Set Up Voice Permissions for Timers

With voice permissions for timers, your skill can grant timer permissions through a voice interaction – this lets a user accept the permission you're requesting by saying "yes," instead of having to open the Alexa app. This functionality can make your skill more convenient to use for your users.

How it works

  1. Your skill initiates the permission request.
  2. Alexa asks the user if they want to grant permission to create a specific timer.
  3. The user responds to the permission request.
    • If the user grants permission, your skill can then create the timer. You don't need to send a card to the Alexa app, requesting for permissions.
    • If the user doesn't grant permission, then your skill can't create a timer. Your skill should provide a fallback workflow if the user doesn't grant permission to create a timer.

Standard voice permission workflows

A skill initiates the initial prompt asking if the user wants to set a timer. You can determine when your skill should ask the user if they want to set a timer.

User grants permission by voice to timers

In this example, the skill links to a hypothetical third-party cooking app called Cooking Time. Some of the skill's output responses are controlled by the skill, and some by Alexa.

Alexa (as determined by skill): Welcome to Cooking Time. To help you with your cooking, this skill requires the use of Timers on Alexa.

Alexa (as determined by Alexa): You can allow Cooking Time to create timers for activities. After those timers complete, I might ask you if you would like to return to the skill to continue the activity. Would you like to allow this?

User: Yes.

Alexa (as determined by Alexa): OK, you can change this permission at any time by going to Cooking Time under Your Skills in the Alexa app.

User denies permission for timers after initial agreement

In this example, the user denies permission to set a timer, after initially agreeing to do so.

You can't control the interaction between Alexa and the user in respect to this permissions workflow, other than when you send out the first prompt. As you can see, Alexa responds with a brief "OK" after a refusal, and the skill proceeds from there.

Alexa (as determined by skill): Welcome to Cooking Time. To help you with your cooking, this skill requires the user permission of Timers on Alexa.

Alexa (as determined by Alexa): You can allow Cooking Time to create timers for activities. After those timers complete, I might ask you if you would like to return to the skill to continue the activity. Would you like to allow this?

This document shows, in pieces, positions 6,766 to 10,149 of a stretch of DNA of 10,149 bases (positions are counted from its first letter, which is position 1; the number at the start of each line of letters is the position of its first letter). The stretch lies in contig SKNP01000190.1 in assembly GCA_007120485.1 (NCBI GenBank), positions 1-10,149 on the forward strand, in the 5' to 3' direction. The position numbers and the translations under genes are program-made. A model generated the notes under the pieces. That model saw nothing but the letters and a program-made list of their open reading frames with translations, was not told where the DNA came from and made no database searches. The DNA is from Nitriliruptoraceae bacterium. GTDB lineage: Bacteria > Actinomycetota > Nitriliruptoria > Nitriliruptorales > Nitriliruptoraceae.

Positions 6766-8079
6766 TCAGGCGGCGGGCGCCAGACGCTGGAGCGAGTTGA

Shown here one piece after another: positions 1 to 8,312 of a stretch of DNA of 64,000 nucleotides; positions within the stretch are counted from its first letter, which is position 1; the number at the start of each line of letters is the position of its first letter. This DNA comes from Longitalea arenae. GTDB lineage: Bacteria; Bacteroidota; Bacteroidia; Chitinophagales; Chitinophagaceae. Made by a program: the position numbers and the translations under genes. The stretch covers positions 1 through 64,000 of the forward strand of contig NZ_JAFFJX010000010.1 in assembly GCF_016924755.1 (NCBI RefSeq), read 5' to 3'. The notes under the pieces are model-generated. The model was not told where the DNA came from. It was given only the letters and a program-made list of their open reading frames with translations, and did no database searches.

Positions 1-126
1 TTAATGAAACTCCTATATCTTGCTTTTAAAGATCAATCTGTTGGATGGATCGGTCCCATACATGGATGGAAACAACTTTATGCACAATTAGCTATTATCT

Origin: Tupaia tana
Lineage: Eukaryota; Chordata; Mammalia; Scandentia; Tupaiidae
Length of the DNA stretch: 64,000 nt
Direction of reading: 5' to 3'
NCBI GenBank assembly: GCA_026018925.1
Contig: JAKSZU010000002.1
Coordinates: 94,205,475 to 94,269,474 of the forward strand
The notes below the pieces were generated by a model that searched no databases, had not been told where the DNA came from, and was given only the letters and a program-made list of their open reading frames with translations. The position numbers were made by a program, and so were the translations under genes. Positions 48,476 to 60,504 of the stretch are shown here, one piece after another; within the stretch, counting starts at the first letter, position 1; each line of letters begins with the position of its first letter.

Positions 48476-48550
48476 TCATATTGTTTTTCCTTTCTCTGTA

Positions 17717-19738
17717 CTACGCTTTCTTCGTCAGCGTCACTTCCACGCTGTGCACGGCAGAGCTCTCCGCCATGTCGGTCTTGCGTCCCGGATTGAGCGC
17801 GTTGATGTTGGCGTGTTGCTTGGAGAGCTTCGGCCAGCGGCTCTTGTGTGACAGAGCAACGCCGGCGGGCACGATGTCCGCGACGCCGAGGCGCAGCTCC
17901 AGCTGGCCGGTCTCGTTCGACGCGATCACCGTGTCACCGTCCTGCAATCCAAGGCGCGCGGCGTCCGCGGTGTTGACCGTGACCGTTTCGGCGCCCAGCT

User: No.

Alexa (as determined by Alexa): OK

User response is unintelligible

Suppose the user, when Alexa asks for permission to set a timer, has an unintelligible response. Alexa re-prompts the user with a rephrased question. If the user grants or denies permission after the re-prompt, the corresponding workflow then follows from that point.

Alexa (as determined by skill): Welcome to Cooking Time. To help you with your cooking, this skill requires the user of Timers on Alexa.

Alexa (as determined by Alexa): You can allow Cooking Time to create timers for activities. After those timers complete, I might ask you if you would like to return to the skill to continue the activity. Would you like to allow this?

User: <Unintelligible>

Alexa (as determined by Alexa): Would you like to allow Cooking Time to create timers for activities?

Standard prompts

A skill kicks off the voice permission for timers workflow, and the skill controls the initial prompt to the user. Alexa controls the next prompts in the voice permissions workflow, which provides a consistent experience for users across skills. For reference, each prompt receives a tag. Your skill should follow the AcceptConsenttimers prompt with a restatement of the timer, its date and time, and its purpose, and your skill controls this portion of the response.

AskForConsentTimers: Alexa (as determined by Alexa): You can allow Cooking Time to create timers for activities. After those timers complete, I might ask you if you had like to return to the skill to continue the activity. Would you like to allow this